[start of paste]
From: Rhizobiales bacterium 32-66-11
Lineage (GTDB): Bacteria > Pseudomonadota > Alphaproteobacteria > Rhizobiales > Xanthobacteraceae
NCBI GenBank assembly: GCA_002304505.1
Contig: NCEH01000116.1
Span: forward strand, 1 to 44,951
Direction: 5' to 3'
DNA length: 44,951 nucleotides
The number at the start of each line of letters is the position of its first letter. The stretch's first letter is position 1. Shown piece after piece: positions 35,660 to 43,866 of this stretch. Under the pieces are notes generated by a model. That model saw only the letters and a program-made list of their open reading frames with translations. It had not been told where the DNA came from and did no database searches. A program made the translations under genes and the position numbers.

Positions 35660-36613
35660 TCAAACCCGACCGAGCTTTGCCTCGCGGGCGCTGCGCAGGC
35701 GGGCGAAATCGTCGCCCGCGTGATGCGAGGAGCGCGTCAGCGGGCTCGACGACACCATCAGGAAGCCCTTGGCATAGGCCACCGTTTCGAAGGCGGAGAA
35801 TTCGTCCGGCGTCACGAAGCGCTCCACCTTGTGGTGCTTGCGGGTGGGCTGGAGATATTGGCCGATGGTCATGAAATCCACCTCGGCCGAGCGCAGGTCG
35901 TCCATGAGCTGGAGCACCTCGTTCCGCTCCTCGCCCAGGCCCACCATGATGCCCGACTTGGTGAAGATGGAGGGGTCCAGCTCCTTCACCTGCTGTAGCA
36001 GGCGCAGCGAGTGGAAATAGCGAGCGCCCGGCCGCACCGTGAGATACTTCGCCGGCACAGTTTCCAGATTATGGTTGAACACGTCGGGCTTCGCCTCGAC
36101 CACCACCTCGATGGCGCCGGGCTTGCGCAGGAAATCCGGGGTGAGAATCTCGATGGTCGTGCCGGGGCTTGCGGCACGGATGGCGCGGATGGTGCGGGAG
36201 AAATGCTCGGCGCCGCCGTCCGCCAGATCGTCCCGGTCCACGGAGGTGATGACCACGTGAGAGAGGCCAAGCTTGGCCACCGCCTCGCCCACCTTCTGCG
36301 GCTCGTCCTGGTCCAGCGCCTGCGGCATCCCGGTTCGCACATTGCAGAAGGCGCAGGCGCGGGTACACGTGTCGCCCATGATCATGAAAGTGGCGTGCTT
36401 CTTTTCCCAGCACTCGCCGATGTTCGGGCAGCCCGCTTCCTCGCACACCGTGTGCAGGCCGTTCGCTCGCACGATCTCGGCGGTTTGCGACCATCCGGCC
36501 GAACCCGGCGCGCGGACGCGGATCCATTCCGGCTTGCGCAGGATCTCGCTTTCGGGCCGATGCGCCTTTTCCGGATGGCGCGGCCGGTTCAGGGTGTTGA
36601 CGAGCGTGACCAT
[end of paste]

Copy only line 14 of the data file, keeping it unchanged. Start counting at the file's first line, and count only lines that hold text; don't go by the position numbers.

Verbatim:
36001 GGCGCAGCGAGTGGAAATAGCGAGCGCCCGGCCGCACCGTGAGATACTTCGCCGGCACAGTTTCCAGATTATGGTTGAACACGTCGGGCTTCGCCTCGAC